A week today “it” will be all over – well the big day itself will be, but what about the days following? In the latest Mustard Christmas blog, Richard explores what consumers say they prioritise in the days between Christmas and New Year.
Every year FMCG businesses and the whole retail sector gear up for “Christmas” (understandably given the commercial opportunities), but to what extent is their untapped potential (and a gap in knowledge) about what happens thereafter?
This time next week it will be Boxing Day (or St Stephens Day if you prefer). What will UK consumers be doing, eating, planning, buying, drinking? What do they need in the window between Christmas and New Year? What does the grocery sector in particular need to be doing (or saying) to cater for their needs once the presents have been unwrapped and the sprouts, just about, digested?
Personally, I’ll be manning the water station at the annual Chevin Chase race near Otley, a race celebrating its 40th year. Looking at feedback from our research, other people will be heading off to see family, going on holiday, or off to the football or racing.
In our recent survey of 550 UK grocery shoppers, conducted between 28th November and 5th December 2018, we wanted to establish what consumers main priorities are in the period between Christmas and New Year – particularly in terms of food, drink and their use of supermarkets.
Here’s what they told us.
People will still be treating themselves!
Top answer is “still enjoying the seasonal sweet treats – mince pies, stolen, cake, chocolates, etc.” (42% say this is a priority) – and WAY further down the priority list is “healthier products after all the food and parties” (only 15% say this). People are more inclined to say they prioritise “treaty and indulgent products because it’s Christmas and the healthy eating can wait till the new year!” (27%).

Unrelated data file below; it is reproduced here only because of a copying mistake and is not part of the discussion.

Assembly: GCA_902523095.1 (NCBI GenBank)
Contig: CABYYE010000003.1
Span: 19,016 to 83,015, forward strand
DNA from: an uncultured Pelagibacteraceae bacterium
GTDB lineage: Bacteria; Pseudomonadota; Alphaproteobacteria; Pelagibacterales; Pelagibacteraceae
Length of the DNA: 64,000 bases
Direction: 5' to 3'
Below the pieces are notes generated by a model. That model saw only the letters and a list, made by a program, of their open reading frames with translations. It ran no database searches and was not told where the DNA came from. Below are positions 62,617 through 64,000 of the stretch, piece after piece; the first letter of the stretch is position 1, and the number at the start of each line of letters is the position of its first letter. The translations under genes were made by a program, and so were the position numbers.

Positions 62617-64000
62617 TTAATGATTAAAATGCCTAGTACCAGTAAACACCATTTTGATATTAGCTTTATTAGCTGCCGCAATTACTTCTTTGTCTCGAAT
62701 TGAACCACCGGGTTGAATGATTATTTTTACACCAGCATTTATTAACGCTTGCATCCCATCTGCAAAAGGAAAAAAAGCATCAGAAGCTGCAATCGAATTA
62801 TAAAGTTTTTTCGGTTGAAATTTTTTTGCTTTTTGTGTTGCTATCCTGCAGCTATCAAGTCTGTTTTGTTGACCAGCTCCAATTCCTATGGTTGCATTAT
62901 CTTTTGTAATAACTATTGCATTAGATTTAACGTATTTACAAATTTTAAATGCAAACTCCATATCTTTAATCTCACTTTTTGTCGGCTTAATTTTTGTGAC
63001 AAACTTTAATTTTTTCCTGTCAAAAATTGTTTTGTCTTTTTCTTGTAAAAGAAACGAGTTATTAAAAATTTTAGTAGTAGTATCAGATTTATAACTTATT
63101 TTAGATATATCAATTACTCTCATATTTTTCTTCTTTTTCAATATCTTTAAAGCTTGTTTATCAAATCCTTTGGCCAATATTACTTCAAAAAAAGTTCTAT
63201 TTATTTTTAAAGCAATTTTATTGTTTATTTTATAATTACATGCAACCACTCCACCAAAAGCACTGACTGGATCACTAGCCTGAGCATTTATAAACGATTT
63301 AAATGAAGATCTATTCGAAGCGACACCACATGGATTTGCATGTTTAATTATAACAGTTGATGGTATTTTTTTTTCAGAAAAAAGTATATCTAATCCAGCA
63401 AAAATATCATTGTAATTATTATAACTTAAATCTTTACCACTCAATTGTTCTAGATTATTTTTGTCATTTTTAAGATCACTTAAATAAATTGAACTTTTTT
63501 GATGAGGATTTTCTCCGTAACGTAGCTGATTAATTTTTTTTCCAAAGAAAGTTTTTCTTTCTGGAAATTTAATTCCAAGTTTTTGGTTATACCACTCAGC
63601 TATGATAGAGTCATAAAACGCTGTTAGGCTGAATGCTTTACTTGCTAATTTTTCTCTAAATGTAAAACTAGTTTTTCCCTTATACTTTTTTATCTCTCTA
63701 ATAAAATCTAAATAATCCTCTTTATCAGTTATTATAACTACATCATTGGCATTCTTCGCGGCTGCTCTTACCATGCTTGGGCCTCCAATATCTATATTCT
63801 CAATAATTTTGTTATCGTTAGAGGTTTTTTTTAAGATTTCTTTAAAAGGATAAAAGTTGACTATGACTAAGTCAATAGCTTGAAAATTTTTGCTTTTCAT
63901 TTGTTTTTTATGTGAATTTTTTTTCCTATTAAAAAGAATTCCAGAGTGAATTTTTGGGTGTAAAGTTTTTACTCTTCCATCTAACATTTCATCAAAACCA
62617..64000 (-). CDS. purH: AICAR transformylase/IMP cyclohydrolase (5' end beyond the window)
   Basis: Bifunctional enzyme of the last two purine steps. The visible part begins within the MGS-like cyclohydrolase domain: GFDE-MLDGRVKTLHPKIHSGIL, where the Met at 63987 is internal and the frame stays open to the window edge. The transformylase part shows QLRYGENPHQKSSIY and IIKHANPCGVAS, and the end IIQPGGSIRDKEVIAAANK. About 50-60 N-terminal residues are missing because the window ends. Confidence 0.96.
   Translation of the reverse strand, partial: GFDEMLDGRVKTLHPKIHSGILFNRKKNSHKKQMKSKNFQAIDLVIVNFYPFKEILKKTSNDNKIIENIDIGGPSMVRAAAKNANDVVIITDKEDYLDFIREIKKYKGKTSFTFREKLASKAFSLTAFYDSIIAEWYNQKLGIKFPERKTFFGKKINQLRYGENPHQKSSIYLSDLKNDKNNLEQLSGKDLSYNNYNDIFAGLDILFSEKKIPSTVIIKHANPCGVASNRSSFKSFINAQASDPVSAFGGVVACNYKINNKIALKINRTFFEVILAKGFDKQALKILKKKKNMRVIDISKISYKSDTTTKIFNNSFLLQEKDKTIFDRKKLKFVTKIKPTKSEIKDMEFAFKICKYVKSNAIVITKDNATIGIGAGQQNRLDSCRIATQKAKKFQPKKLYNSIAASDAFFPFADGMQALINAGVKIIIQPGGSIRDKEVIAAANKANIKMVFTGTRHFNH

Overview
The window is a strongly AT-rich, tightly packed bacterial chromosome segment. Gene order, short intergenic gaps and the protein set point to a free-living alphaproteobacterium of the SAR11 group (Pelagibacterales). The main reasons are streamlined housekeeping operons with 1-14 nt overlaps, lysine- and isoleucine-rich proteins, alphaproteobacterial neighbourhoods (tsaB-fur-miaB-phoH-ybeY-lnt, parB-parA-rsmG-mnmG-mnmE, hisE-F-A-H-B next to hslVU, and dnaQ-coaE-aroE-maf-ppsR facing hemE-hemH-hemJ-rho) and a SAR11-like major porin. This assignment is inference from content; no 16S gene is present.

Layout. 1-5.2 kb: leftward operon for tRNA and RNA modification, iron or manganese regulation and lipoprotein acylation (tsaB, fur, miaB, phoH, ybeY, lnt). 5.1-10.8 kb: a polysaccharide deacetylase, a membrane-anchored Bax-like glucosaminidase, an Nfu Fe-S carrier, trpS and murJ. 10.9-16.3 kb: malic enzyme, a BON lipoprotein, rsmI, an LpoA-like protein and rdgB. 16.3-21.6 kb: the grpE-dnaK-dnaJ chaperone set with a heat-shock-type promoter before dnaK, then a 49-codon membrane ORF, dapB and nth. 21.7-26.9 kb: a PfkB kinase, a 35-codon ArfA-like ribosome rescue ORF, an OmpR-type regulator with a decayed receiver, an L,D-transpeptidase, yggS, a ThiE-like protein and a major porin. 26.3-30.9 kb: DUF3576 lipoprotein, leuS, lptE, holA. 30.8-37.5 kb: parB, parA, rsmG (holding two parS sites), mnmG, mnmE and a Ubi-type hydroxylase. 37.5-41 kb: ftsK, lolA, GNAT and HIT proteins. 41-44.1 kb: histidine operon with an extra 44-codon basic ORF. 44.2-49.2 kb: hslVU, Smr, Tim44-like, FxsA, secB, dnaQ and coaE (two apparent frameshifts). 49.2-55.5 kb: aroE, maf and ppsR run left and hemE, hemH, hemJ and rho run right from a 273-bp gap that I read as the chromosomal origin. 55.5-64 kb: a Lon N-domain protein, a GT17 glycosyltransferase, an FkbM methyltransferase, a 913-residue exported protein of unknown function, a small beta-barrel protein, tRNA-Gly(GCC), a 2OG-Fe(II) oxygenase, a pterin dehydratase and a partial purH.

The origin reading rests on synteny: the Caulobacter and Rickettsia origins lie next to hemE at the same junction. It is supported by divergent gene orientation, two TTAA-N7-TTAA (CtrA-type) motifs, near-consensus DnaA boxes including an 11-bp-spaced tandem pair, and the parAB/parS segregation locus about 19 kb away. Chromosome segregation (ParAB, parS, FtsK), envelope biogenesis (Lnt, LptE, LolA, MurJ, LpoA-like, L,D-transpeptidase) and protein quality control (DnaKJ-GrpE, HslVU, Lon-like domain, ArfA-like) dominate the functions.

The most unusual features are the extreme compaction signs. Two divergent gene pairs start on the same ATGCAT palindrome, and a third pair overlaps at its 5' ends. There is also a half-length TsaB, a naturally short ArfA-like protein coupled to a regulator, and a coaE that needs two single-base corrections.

But they will be “eating up” and avoiding the supermarket if they can
That said, they are likely to be consuming what has already been bought, with 35% saying “lots of relaxed “grazing” meals eating up the bits and pieces” and 29% saying “trying to avoid going to the supermarkets”.
Party food and sharing
The whole Christmas season is synonymous with party food and sharing formats, and this comes through strongly in our research. Consumers are having friends and family come over, and will themselves be visiting family and friends. Even within the household, one in three say they prioritise “sharing food we can enjoy together in front of the TV” (32%).
Aligned to this is food that is “quick and easy to prepare” (31% say this is a priority). As one respondent told us, it’s the small details that can make a difference as to how easy (or difficult) the job of hosting can be:
What is less important at this time?
Interesting, consumers say it is relatively less about being healthy, eating out, alcohol and low prices.
How are priorities different by shopper type?
There are some interesting sub-group variations to explore – consumers loyal to the different supermarkets can have slightly differing priorities. For example – relative to the others:
- ASDA shoppers prioritise sharing food in front of the TV, drinking plenty of alcohol and relaxed “grazing” meals eating up the bits-and-pieces
- Tesco shoppers prioritise long dates (so they don’t have to throw too much away), food that is quick and easy to prepare and making the most of the sales and offers
- Sainsbury’s shoppers prioritise going out to have a break from the cooking, having friends and family come over and making the leftovers interesting
- Morrisons shoppers prioritise treaty and indulgent products (because it’s Christmas and the healthy eating can wait), drinking plenty of alcohol and making the leftovers more interesting
- Those shopping at Aldi and Lidl, more so than others, say they try to avoid going to the supermarket